So this year’s Leonids aren’t expected to be especially stormy, but there could still be surprising spikes in activity. The best thing you can do is go out and look!
The December Geminids are also unusual because, unlike the meteors of almost all other annual showers, their parent body is not a comet but an asteroid. In this case it is 3200 Phaethon, a rock about 6 km in diameter. Its orbit takes it past Mars but drops it a scorching 21 million kilometers from the sun, closer than Mercury’s orbit.
Experts assumed for many years that the intense heat of that narrow passage vaporized the rock on Phaeton’s surface and that this was the source of the Geminid meteoroids. Research published just this year in the Planetary Science Magazine, however, it has a different conclusion. Scientists modeled how the particles would leave Phaethon if they were produced by solar heating and found that the subsequent orbit they would take does not match what is actually observed.
However, when the paper’s authors assumed that a small asteroid hit Phaethon in the past, the resulting violent rock ejection matched the Geminids’ orbits much better. In fact, two other asteroids, called Year 1999 and 2005 UDBoth have orbits very similar to Phaethonimplying that all three were formed when a larger asteroid broke up in a large collision.
If true, this means that every Geminid meteor you see is a small piece of shrapnel from two asteroids that collided with each other a long time ago. That’s really cool.
The Geminids orbit the Sun in the same general direction as the Earth does., so they overtook us at a more majestic speed of 35 kilometers per second, still dozens of times faster than a rifle bullet. The meteor shower is also known for having larger chunks, so in addition to offering more meteors per hour, it can also be very bright.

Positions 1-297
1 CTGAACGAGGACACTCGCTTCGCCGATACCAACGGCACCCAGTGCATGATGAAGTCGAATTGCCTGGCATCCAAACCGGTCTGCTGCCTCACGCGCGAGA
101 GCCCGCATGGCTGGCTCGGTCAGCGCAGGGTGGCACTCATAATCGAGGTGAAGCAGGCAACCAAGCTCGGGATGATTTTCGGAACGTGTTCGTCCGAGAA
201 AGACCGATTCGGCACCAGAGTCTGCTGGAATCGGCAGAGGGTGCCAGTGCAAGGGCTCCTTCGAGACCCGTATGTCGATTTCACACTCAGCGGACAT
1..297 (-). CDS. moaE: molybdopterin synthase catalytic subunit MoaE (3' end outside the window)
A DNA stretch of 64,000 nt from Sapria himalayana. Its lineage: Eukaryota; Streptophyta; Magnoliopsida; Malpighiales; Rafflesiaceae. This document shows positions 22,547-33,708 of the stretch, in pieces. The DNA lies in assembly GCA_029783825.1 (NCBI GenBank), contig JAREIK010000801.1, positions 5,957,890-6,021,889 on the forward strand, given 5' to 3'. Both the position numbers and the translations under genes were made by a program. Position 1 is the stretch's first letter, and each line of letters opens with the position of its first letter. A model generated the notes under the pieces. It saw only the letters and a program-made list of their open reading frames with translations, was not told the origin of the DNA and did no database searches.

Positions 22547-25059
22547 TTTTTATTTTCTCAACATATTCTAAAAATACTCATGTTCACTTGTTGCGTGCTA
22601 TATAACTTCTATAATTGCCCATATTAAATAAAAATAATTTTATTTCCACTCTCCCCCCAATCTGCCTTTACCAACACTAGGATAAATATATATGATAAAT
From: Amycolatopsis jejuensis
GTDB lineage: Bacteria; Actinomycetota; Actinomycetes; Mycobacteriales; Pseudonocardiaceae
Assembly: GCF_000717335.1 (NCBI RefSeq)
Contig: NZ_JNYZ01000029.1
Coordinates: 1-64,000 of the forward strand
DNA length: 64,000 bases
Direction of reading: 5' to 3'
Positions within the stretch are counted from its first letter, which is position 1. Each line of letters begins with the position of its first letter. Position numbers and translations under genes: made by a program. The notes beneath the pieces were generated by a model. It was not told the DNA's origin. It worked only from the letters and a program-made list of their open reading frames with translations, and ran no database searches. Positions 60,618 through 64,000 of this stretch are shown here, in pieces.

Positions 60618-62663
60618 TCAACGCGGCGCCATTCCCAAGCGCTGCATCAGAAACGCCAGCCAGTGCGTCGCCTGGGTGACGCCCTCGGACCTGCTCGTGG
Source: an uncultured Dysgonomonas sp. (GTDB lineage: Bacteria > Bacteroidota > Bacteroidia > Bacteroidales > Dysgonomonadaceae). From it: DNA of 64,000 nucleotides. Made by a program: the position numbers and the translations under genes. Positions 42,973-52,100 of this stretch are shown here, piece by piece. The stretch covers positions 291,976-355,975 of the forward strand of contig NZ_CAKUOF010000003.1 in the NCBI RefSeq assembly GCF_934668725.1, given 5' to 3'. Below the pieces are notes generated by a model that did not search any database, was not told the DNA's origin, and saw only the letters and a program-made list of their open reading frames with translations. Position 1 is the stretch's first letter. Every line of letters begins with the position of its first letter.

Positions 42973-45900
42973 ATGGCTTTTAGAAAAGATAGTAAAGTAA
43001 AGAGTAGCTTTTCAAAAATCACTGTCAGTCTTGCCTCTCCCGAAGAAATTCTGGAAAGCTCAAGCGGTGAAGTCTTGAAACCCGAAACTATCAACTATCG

What do you need to do to see these two heavenly performances?? Unlike many other events in the sky, for the Leonid and Geminid showers (and all other meteor showers), you don’t need binoculars or a telescope. In fact, I suggest you don’t use them at all because meteors cross the sky so fast that if you’re leaning over an eyepiece, you probably won’t see them.
Instead, find a location away from lights and artificial objects that obscure the sky, such as buildings and trees. The darker and clearer your view, the better, because meteors can appear anywhere in the sky. A blanket or lounger is best for resting; you want to be comfortable. Dress warmly, of course! I think hot chocolate makes the night even better.
The best time in general to see rain is after midnight local time, which is when you are on the part of the Earth that faces our planet’s direction of travel. (This is like riding in a car in the rain; raindrops mainly hit the front windshield and not the rear.) The Leonid shower is known for its Earth-grazing meteorites, which enter the atmosphere at a very low angle, and which can shine brightly. burns all over the sky. These Earthgrazers are best when Leo (the place in the sky from which meteors appear to radiate, called the shower’s “radiant”) rises above the horizon around 11 p.m. local time.
Meteor showers are a great excuse to get out into the night sky, and they’re even better in the company of friends and family. I used to wake up my daughter when she was very little so we could go out and see them, and I still cherish those memories. If you can, spend some time observing fragments of asteroids and comets on their final journey through our sky and make your own memories.